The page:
Bar owners sue to block Utah’s 10 p.m. alcohol curfew

Gov. Gary Herbert plans to meet with a hospitality industry already hurting from COVID-19.

A group of Utah bar and restaurant owners sued Thursday to block the month-old health order that prohibits alcohol service after 10 p.m.

In the 3rd District Court complaint, the bar owners said the ban, intended to help curb the spread of the coronavirus, is an “unreasonable restriction” on their businesses and one that is “causing irreparable and distinct harms” to the establishments and their employees.

Gov. Gary Herbert and Richard Saunders, the interim executive director of the Utah Department of Health, are named as defendants.

It was filed by 10 entities that own and operate bars and restaurants across the state, the suit states, that “are struggling to or who can no longer pay their employees, rent, mortgages, insurance premiums, and are on the verge of losing their businesses as a direct result of this restriction.”

The 10 p.m. alcohol restriction for restaurants and bars was enacted Nov. 10 and was initially supposed to last two weeks. It has been extended indefinitely as COVID-19 cases have surged in the state.

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Last week, more than two dozen bar owners sent a letter to Herbert urging him to remove the ban. As of Wednesday, the group had not received a response from Herbert, Kirk Bengtzen, owner of Twist Bar and Bistro, said Thursday during a “Trib Talk” podcast.

Herbert, however, said a meeting would happen soon.

We have sectors of our economy which are hurting, like our hospitality industry,” he said Thursday during his weekly COVID-19 news conference. “We will be meeting with them shortly to find ways to help them improve their economic outcome.“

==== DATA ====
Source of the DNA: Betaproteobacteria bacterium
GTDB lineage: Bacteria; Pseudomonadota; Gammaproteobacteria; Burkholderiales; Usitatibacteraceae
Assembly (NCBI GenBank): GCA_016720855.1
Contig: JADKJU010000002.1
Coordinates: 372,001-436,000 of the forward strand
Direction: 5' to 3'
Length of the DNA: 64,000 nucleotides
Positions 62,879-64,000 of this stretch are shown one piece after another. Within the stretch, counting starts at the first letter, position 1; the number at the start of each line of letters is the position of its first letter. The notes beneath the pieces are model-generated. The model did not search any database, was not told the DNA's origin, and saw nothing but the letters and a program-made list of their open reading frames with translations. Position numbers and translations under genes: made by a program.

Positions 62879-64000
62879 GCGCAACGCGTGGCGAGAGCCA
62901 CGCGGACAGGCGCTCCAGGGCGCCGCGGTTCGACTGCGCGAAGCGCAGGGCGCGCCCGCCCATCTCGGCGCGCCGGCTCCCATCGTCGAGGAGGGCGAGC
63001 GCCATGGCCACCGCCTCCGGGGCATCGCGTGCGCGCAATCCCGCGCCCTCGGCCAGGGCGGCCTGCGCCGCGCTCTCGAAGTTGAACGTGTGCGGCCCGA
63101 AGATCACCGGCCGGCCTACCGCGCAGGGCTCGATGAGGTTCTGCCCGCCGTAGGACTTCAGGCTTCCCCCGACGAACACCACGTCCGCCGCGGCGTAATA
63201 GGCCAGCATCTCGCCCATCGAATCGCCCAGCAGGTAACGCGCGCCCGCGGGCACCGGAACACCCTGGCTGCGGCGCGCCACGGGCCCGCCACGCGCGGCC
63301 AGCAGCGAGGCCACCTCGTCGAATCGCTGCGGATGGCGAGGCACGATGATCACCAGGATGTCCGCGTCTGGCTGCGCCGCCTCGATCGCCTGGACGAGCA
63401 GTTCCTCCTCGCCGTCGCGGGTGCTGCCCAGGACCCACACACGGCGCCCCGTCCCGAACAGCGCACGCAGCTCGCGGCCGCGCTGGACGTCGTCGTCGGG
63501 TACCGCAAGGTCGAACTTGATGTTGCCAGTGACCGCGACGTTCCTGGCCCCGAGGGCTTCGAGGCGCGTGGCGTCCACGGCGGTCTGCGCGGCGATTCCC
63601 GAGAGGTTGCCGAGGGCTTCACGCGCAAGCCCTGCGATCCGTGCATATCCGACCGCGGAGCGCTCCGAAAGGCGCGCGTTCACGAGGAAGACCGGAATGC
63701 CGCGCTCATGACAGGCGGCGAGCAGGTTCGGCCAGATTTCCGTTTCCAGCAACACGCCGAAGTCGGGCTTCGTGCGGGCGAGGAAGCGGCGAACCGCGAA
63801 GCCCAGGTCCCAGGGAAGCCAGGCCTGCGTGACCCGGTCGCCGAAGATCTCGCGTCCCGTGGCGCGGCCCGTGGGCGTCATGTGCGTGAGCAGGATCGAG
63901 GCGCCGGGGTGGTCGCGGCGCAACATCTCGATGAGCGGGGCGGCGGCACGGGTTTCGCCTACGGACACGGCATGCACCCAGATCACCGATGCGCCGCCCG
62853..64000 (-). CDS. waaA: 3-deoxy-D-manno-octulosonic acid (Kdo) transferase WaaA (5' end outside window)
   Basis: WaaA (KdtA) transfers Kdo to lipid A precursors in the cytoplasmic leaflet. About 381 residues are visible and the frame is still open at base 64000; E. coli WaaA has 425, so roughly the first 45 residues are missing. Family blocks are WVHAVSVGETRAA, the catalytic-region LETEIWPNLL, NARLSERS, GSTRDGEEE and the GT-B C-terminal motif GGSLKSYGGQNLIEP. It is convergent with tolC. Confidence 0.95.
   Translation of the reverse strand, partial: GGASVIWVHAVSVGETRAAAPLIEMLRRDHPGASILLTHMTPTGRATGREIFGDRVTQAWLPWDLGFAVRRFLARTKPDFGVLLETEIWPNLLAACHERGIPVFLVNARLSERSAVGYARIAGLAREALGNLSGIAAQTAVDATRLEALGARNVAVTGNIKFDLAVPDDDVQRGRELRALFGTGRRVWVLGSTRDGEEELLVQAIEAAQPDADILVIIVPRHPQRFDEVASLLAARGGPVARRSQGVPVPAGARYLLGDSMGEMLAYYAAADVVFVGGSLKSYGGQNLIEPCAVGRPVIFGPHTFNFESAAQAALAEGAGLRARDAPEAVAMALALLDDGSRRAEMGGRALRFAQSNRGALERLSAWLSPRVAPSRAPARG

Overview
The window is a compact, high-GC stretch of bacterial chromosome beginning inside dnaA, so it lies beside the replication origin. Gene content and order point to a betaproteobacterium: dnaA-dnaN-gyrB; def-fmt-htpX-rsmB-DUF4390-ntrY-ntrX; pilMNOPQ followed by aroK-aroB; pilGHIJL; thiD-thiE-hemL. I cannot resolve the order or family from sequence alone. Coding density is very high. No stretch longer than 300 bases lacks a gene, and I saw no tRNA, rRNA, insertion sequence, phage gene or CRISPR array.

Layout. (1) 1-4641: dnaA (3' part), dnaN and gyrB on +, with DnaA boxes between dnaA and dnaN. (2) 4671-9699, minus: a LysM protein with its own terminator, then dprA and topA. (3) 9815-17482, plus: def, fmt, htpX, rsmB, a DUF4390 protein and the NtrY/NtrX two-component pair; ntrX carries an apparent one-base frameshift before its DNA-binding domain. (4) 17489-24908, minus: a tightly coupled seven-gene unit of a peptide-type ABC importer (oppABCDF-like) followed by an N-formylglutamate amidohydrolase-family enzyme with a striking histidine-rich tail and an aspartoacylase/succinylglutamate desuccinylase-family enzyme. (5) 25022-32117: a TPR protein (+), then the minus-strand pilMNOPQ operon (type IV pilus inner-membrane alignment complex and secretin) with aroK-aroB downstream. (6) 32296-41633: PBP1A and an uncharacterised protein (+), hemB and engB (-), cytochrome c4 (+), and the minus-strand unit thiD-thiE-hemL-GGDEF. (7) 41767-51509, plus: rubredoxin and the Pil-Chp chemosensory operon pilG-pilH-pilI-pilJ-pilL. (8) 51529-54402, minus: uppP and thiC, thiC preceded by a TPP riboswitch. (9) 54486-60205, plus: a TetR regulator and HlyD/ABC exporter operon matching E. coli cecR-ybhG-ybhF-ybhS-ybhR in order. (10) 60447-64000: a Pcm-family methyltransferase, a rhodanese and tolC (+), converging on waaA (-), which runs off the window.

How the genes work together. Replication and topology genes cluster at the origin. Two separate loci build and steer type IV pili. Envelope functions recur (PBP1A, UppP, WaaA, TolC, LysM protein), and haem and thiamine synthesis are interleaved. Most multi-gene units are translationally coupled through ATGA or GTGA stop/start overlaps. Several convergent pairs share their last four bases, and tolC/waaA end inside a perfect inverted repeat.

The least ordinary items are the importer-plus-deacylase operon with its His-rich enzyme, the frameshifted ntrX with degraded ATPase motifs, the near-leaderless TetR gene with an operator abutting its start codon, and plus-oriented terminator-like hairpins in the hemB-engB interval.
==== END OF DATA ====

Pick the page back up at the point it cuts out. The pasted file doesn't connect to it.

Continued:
State health officials responded to last week’s letter, saying the alcohol curfew was warranted because COVID-19 spreads easily in crowded, indoor environments where people are not wearing masks.

“This is precisely the type of environment that is created late at night in bars, where social distancing becomes nearly impossible,” health officials said in the response. “By stopping alcohol sales at 10 p.m., our intent is to limit these types of large, indoor gatherings where COVID-19 could spread from person to person.”

The owners said in the suit that the state is in a position to help the industry. Utah still has more than $300 million in pandemic funding available through the Coronavirus Aid, Relief, and Economic Security (CARES) Act. If the state doesn’t spend the money before Dec. 31, it must be returned to the federal treasury.

The lawsuit does not seek money, rather just for the mandate to end, Bengtzen said on the podcast. “Just let us be the safe places that the CDC [Centers for Disease Control and Prevention] already approved us to be.”

Twist, Club 90, The Break, Big Willies Lounge, Sun Trapp and Wing Nutz are among the bars and restaurants that joined the suit.

Under federal and state orders, bars and restaurants are allowed to operate if servers wear masks at all times; if patrons wear face coverings when they are not seated or actively eating or drinking; and if there is a 6-foot distance between tables.

The latter requirement has cut seating capacity by more than 50% in some businesses.

The additional burden of a 10 p.m. alcohol service curfew “is simply not required to limit crowds,” the suit argues, “and its effect is to push [an] already struggling restaurant and bar industry to the brink of collapse.”

The Utah Department of Health, according to the suit, also fails to appreciate that bars and restaurants are highly regulated and policed by the Department of Alcoholic Beverage Control.

“In fact, there may be no other service industry in Utah equally capable of enforcing public health restrictions as these highly regulated industries,” the suit states. “In light of the social distancing and mask restrictions that are already being implemented and strictly enforced at these businesses, the 10 p.m. alcohol service curfew is arbitrary, capricious and unduly burdensome.’